Heartworm Awareness Month

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April is Heartworm Awareness Month.  Here at My Zoo, we practice the most up to date recommendations for keeping your pet healthy and safe from these terrible parasites!  In honor of Heartworm Awareness Month, here are the basics of heartworms.

 

Who can get heart worms?

Among our pets, heartworms are most common in dogs.  However, cats are not immune!   In both species, heartworms cause damage to the heart and lungs and cause your pets to be very sick.  The longer the worms stay in your pet, the more damage can be done.

 

What can be done to protect my pet?

Heartworm preventatives are very effective.  There are multiple varieties available and we can help you decide what is right for your pet’s lifestyle.  Generally, there are monthly medications that can be applied topically (on the skin) or given as a treat depending on the medication.  There is also an injection we can administer here in the clinic to protect dogs from heartworms for 6 months.  Our team can help you pick the right one!

 

Do I need to test my dog every year even though I use heartworm prevention?

This is an excellent question.   Heartworm prevention is very effective, however if you are late or forget a month, your pet can be at risk!   Some dogs may even vomit the pill outside or rub off the skin treatment while you are not looking.  Studies show the longer those worms are in the body, the more severe the damage is to your pet’s heart.  Therefore, we perform yearly testing for dogs to make sure they live happy, healthy, and long lives!

 

Where do heartworms come from?

Heartworms are carried by mosquitoes.  When an infected mosquito bites your dog (or cat), the worms crawl out of the mosquito and enter your dog.  The baby worm then travels in the blood to heart, where it matures and starts reproducing.  The baby worms then travel to the small blood vessels near the skin’s surface to await a mosquito.  The mosquito then carries the baby to the next host.

 

Do I have to give prevention year round? 

Yes!  That is what is best for your pet!  I wouldn’t bet my pet’s health on a Missouri winter!  This last winter is a perfect example of why I don’t bet on a cold enough winter.  1 mosquito is all it takes.

 

 

If you have more questions, feel free to give us a call at 573-875-3647.

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Heartworm Protection

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With winter at our doorsteps, we commonly get asked “does my pet need heartworm protection in the winter?”   The answer to this question is…absolutely!   Here’s why:

 

Heartworm disease is spread by mosquitoes. You never know when that last mosquito will die for the season…or when the first one will hatch in the spring.   Furthermore, if the temperature gets a little warm (over 50F), mosquitoes may be able to come out of hibernation.   Heartworm prevention works in a completely different manner than flea and tick prevention. Heartworm prevention kills the baby heartworms that the pet has been exposed to over the last month.   So if you miss a dose, any heartworms your pet was exposed to over the last month have the opportunity to grow to adulthood. The preventatives only kill the baby worms. Heartworm preventatives also have other benefits. Most of them kill many intestinal parasites every month as well.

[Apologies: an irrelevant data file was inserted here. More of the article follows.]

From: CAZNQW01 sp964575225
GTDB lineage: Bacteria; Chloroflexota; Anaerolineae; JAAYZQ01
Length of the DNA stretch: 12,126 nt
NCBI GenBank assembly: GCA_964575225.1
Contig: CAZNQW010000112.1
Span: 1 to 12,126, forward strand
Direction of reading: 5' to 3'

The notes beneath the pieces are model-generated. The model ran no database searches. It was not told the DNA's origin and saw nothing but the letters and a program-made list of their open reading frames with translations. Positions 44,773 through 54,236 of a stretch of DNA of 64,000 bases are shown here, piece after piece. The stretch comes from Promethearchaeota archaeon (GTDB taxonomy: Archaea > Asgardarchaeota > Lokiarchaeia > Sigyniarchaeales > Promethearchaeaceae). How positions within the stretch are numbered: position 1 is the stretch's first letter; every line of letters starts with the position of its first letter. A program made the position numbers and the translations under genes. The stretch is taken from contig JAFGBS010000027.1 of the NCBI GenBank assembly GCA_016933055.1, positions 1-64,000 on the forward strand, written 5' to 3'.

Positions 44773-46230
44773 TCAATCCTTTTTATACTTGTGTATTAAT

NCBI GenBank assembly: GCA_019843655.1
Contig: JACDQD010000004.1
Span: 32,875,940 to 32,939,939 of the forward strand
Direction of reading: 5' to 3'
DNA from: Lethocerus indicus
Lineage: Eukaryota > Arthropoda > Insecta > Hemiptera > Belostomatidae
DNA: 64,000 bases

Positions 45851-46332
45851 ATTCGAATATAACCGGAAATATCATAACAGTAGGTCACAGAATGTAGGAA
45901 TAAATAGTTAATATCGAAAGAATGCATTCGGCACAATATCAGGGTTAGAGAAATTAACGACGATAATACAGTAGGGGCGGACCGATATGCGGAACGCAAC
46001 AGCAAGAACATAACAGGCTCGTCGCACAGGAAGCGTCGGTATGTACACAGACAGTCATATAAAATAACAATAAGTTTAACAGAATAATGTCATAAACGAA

We have a variety of heartworm preventatives, and our doctor can help you pick the one that is right for your pet! Call us if you have questions or would like more information!

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Blood sucking fiends!

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Hello everyone!   During Halloween, more and more bloodsucking and scary fiends like vampires, monsters, ghouls, goblins, and ghosts start popping up on television and in stores.    While most of those aren’t much of a risk to our pets, there are real-life bloodsuckers posing a danger to pets:  Fleas, ticks, and mosquitoes.

Fleas- Fleas are small, bloodsucking insects that infest animals.  They can be very challenging to eliminate, because everywhere a flea infested pet goes…the fleas drop off eggs.  So any surface your pet has touched or walked by has to be treated too!  We wrote a blog about the flea life cycle: click here.

 

 

Ticks – ticks are bloodsucking arachnids.  They are more closely related to spiders than insects! Ticks are particularly nasty blood sucking fiends since they can transmit a number of diseases to pets (and to humans).

 

 

Mosquitoes – These nasty little insects fly around and collect blood from their hosts to feed their young.  Interestingly, only female mosquitoes suck blood.  Mosquitoes carry a number of diseases that can be spread to animals and humans including heartworm disease, malaria, and West Nile to name a few.

 

 

So while we’re not afraid of vampires, the real life bloodsuckers are worrisome.  We have a number or recommendations and products that can help protect your pet from them!  Give us a call, and save your garlic for vampires.

 

 

HAPPY HALLOWEEN!

 

If your pet has a costume, we would love to see a picture!  Bring your pet by or share a photo on Facebook!

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